Equilibrium & Sustainability

West Coast leaders sign agreement to expand regional climate collaboration

The Associated Press/Jose Luis Magana

CORRECTION: An earlier version of this story misstated the combined gross domestic product of the Pacific Coast region.

The leaders of California, Oregon, Washington state and British Columbia have signed an agreement to expand the region’s climate partnership — with hopes of accelerating the transition to a low-carbon economy.

“We don’t have all the answers. And so we seek to share best practices, we seek to compete,” California Gov. Gavin Newsom (D) said at a Thursday press conference in San Francisco.  

“That competition has brought us to where we are today,” the governor continued. “We’re in the how business.”

Newsom gathered with his colleagues Oregon Gov. Kate Brown (D), Washington Gov. Jay Inslee (D) and British Columbia Premier John Horgan to sign the Pacific Coast Collaborative Statement of Cooperation — an updated agreement that recommits the region to climate action.

The renewed partnership will promote investments in climate infrastructure, such as electric vehicle charging stations and a clean electric grid, according to the agreement.

Participating officials also pledged to protect their residents from climate impacts like drought and wildfire, while ensuring that all communities are included in the clean energy transition.

“This is not about electric power,” Newsom said. “This is about economic power. This is about dominating the next big global industry.”

The Pacific Coast leaders signed the agreement at the Presidio Tunnel Tops in San Francisco, where they were hosted by the city’s mayor, London Breed (D).

The Tunnel Tops — a 14-acre national park built on top of a highway tunnel — are what Newsom’s office described as “a model for building climate resiliency in urban areas and providing equitable access to green spaces.”

The Pacific Coast Collaborative Statement of Cooperation signed on Thursday builds on the ongoing work of the Pacific Coast Collaborative, a regional partnership launched in 2016.

The states of California, Oregon, Washington and British Columbia, as well as the cities of Vancouver, Seattle, Portland, San Francisco, Oakland and Los Angeles, are all members of the collaborative.

“They’re showing the way for the rest of the United States and folks around the rest of the globe,” Newsom said. “I’m here in that spirit of optimism, recognizing the headwinds of the moment, recognizing the opportunity that we’re paving.”

The Pacific Coast region — which aims to reduce greenhouse gas emissions by at least 80 percent by 2050 — represents 57 million people with a combined gross domestic product of $3.5 trillion, according to Newsom’s office.

Taken as a whole, that’s the fifth largest economy in the world, Gregor Robertson, former mayor of Vancouver and Pacific Coast Collaborative ambassador, said in a video statement.

In Thursday’s agreement, the U.S. and Canadian officials said they came together to strengthen regional approaches while working on their own individual climate agendas.

“These four leaders you’re hearing from today — we have watched, we have smelled, we have suffered through the smoke,” Inslee, the governor of Washington, said at the press conference.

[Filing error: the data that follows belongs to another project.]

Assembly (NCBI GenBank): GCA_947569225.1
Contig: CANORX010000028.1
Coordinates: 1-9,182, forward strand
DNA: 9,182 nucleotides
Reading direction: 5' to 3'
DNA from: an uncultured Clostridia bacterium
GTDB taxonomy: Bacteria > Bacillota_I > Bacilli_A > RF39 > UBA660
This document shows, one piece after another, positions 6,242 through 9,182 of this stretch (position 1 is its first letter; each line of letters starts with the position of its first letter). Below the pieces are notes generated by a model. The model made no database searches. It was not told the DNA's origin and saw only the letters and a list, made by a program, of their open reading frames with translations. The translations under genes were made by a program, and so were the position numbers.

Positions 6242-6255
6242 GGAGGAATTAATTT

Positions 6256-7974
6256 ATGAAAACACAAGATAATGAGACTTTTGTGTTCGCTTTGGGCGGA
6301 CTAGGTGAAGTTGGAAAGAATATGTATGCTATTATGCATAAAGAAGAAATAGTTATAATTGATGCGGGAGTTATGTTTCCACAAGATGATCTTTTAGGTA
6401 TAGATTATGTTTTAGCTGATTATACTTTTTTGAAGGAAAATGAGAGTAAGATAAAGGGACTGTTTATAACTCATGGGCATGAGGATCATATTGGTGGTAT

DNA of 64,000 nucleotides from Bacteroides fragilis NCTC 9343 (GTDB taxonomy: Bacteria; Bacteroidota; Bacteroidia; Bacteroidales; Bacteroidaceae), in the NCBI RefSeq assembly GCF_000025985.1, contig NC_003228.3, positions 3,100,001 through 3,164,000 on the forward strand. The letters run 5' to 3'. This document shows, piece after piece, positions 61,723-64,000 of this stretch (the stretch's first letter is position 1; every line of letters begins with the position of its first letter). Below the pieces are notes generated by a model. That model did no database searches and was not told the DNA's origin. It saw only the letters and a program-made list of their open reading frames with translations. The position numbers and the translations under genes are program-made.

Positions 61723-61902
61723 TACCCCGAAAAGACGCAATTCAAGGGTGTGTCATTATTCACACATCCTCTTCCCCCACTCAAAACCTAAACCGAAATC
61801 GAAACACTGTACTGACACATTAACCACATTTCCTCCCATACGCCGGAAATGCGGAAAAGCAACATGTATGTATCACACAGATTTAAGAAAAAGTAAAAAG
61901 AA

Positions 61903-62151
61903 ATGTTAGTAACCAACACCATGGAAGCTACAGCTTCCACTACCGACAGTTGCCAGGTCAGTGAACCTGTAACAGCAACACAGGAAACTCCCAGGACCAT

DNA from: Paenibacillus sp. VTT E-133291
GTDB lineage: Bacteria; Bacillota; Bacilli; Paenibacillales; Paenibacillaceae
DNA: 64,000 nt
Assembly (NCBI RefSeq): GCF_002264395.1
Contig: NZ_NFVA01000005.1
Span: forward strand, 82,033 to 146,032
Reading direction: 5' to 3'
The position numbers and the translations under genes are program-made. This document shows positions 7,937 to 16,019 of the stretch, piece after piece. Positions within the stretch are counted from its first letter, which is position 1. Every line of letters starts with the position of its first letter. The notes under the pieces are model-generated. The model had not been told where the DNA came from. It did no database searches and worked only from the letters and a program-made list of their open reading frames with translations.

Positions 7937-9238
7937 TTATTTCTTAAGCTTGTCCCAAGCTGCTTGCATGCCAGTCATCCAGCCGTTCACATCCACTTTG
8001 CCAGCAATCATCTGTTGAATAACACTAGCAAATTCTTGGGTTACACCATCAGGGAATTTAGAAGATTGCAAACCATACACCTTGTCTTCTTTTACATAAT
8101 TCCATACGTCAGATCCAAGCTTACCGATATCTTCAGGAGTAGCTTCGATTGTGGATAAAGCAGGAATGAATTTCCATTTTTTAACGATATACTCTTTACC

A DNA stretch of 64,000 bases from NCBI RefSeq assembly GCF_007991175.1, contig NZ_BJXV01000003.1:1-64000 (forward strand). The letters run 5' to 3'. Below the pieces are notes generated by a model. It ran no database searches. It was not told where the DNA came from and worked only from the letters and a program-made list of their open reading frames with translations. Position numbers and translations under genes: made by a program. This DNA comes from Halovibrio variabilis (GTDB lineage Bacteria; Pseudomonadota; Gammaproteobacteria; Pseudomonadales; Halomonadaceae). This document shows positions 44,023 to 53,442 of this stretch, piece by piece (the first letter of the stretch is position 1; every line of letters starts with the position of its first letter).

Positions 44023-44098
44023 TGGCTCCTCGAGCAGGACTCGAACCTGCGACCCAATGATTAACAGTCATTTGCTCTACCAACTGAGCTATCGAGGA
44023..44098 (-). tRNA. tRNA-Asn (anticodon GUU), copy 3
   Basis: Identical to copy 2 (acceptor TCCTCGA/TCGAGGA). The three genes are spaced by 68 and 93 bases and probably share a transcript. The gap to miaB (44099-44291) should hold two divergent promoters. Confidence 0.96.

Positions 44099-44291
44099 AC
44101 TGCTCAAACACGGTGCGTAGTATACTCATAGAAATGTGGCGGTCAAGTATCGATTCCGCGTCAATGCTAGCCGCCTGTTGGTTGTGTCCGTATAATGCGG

“We understand what it’s doing to our communities. We understand what it’s doing to the health of our children. We understand its economic disadvantage to our economies,” Inslee continued.

“But fundamentally, we are leaders and we are three states and one province who can see through the smoke,” the governor added.

Chief among the agreement’s specific goals was support for an equitable and just transition to a low carbon and resilient future — with an emphasis on funding for overburdened communities.

Inslee stressed the importance of a capital investment bill in Washington that commits 35 to 40 percent of clean energy-related expenditures to such populations, crediting his neighbors for enacting similar such legislation.

He and his colleagues pledged to invest in climate infrastructure, including electric vehicle charging stations, green ports and a clean and reliable electric grid. Already, Inslee noted, the partners are working on an “electric corridor” up and down Interstate 5. 

“We’re demonstrating that we are much more powerful and impactful than when we’re working alone,” added Brown, the governor of Oregon.

“Growing our economy and protecting our planet are not mutually exclusive goals,” she continued. “Rather, they are moral imperatives.”

With Thursday’s signing, the leaders agreed to protect both their communities and lands from wildfire, drought, heat waves, ocean acidification and flooding.

“A community called Lytton in my province no longer exists because of wildfires,” said Horgan, the British Columbia premier, referring to a 2021 blaze that wiped out the Canadian town.

“We had atmospheric rivers, we had heat domes — terms that we’ve never heard of before — that have had a profound impact on our people, on our economy and our way of life,” the premier continued.

“And in order to address those challenges, we have to collaborate, we have to work together,” Horgan added.

Tags British Columbia California climate Climate change climate policy Gavin Newsom Gavin Newsom Jay Inslee Jay Inslee Kate Brown Kate Brown London Breed
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